Experts say new housing estates may be built that do not connect to the grid, offering instead free electricity, and even free EVs to residents. Meanwhile, numerous towns are looking how to buy back their grid.
Imagine this: Newly built housing estates that are not even connected to the main electricity grid. Solar and battery storage come standard in new homes, included in the purchase price and mortgage, and effectively providing free electricity. The package may even include an electric vehicle in the garage.
Sound like a dream into the future? Maybe, but not very far into the future. According to players in the battery storage and smart technology markets, it is already happening and housing developers in Australia are exploring exactly these sort of options.
“This is technology of now,” says Philip Keogan, the head of Australian operations for US-based storage software company Sunverge, pointing to developments already under way in California. “We are beyond pilots, beyond trials, this is the technical reality today.”
Not only are developers looking to keep new estates off the grid, but dozens of councils around Australia are looking to do the same with existing communities. They are exploring ways of sourcing all their electricity needs from renewable energy and are considering ways they can buy back the grid from the local operators, just as is happening in Europe and in the US.
And remote towns, up to now reliant entirely on imported fossil fuels, are looking to dump that reliance by using battery storage and renewable energy sources such as solar and wind energy.
This dramatic change from the centralized energy model that has dominated for the past century or more is not just the pipe dream of developers and technologists. The network operators themselves – particularly those in regional areas – recognize it as reality. They are just trying to figure out how they fit into this new reality.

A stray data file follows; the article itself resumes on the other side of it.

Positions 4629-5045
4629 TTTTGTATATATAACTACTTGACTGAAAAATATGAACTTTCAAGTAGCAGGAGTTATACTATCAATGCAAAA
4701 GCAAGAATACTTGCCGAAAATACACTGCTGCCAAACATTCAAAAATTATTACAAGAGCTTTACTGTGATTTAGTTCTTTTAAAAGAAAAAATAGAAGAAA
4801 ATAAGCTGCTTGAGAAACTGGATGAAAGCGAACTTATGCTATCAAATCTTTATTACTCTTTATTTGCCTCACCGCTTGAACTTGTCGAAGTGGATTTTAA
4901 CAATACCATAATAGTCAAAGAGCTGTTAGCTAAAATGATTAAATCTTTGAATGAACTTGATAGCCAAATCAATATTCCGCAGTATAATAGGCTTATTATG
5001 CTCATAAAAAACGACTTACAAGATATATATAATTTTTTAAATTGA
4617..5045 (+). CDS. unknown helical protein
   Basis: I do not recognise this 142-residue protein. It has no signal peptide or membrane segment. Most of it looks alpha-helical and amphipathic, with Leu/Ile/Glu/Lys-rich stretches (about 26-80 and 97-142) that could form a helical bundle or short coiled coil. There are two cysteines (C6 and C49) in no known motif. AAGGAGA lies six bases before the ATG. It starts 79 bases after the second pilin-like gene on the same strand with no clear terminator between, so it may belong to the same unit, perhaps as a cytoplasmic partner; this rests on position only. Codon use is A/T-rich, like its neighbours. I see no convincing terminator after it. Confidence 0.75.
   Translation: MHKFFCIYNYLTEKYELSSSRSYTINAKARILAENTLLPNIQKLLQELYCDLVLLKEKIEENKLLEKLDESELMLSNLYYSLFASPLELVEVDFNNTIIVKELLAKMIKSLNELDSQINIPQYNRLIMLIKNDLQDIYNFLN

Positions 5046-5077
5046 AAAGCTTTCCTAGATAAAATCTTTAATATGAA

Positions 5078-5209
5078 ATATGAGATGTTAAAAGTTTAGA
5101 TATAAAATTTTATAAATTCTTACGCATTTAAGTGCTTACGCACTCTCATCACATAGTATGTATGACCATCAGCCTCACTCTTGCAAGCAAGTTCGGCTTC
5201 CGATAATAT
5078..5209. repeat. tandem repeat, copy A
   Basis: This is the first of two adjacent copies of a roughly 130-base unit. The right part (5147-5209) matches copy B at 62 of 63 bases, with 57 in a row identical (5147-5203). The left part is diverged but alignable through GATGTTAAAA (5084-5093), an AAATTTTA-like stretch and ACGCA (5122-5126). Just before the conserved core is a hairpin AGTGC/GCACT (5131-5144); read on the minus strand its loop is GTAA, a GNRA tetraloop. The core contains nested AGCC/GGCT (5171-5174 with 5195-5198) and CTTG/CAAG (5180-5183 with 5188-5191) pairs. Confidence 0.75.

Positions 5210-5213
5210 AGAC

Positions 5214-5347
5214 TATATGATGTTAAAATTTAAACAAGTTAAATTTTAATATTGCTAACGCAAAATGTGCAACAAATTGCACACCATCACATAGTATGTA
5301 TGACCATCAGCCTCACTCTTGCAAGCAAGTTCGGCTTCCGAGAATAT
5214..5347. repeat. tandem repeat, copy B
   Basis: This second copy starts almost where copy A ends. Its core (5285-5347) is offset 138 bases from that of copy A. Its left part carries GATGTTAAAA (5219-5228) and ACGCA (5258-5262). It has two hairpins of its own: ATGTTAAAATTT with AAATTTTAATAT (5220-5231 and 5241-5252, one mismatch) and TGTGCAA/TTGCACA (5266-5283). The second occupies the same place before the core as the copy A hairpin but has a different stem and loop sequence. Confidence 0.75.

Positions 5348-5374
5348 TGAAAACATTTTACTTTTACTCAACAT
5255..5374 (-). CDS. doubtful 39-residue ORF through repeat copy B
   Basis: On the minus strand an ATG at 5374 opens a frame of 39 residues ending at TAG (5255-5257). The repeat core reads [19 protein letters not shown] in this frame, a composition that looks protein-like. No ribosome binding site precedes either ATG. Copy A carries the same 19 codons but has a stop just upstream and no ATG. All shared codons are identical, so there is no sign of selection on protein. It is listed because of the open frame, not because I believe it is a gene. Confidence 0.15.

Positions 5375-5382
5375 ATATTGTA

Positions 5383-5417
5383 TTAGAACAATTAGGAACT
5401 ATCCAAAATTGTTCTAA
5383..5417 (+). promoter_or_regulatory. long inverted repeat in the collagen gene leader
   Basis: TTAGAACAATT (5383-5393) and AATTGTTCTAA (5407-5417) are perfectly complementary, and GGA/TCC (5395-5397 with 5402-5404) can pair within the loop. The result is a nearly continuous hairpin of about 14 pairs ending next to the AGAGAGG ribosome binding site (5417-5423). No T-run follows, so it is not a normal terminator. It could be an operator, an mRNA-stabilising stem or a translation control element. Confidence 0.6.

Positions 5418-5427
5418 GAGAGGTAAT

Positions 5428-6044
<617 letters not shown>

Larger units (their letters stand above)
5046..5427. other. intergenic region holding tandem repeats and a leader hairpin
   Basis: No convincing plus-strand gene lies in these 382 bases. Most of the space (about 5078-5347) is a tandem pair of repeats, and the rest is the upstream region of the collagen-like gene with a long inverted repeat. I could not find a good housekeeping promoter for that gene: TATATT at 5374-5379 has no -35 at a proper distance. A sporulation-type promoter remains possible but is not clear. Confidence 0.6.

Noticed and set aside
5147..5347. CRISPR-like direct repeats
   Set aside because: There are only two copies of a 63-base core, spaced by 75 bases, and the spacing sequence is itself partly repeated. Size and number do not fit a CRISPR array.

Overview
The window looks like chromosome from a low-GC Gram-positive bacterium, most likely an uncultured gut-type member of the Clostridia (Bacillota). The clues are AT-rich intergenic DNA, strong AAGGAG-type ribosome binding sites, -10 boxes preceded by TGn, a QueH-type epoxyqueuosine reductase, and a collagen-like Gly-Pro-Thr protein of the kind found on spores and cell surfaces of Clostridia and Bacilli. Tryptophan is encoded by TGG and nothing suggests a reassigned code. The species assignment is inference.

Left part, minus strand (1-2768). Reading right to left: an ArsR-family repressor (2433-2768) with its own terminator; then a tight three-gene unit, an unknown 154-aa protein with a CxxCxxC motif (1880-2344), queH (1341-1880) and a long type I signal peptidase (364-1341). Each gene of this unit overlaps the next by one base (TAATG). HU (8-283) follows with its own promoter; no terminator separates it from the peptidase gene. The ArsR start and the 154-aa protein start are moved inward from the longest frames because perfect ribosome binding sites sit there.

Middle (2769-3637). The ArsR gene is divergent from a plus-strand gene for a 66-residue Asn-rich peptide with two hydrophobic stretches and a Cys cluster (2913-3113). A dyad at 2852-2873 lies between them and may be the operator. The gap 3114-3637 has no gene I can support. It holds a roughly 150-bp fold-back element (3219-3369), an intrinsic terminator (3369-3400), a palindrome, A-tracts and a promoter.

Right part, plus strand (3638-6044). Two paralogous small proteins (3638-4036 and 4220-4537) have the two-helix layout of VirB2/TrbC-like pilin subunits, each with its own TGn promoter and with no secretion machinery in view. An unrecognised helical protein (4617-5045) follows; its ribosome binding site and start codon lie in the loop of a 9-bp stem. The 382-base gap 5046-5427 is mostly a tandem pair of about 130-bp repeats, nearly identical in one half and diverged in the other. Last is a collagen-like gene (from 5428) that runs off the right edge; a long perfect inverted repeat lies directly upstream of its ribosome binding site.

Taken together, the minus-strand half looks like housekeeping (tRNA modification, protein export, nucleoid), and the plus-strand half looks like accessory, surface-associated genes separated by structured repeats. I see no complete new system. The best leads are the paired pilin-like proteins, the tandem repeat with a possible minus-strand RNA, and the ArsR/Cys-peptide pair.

Richard Turner, the head of Adelaide-based Zen Energy Systems, says numerous housing developers want their new developments to be fully sustainable and micro-grid based.
This is not just for “green reasons” or a point of difference, although that plays into their thinking. It actually makes economic sense. It costs millions to connect a new housing development to the grid, but renewable based micro-grids can deliver electricity for an effective levellised cost of energy in the low to mid 20c/kWh.
That is significantly below the retail rate currently charged for grid-based power, and will likely fall rapidly, as the cost of storage falls and the cost of renewables continue on their downward trajectory.
Turner says he expects to announce his first projects in coming months. He hinted at this in a recent speech in Adelaide, which we reported on here. The SA government appears to be fully supportive. Regulatory exemptions have been obtained in some instances. Different options are being considered on the local energy model, and who acts as the electricity supplier.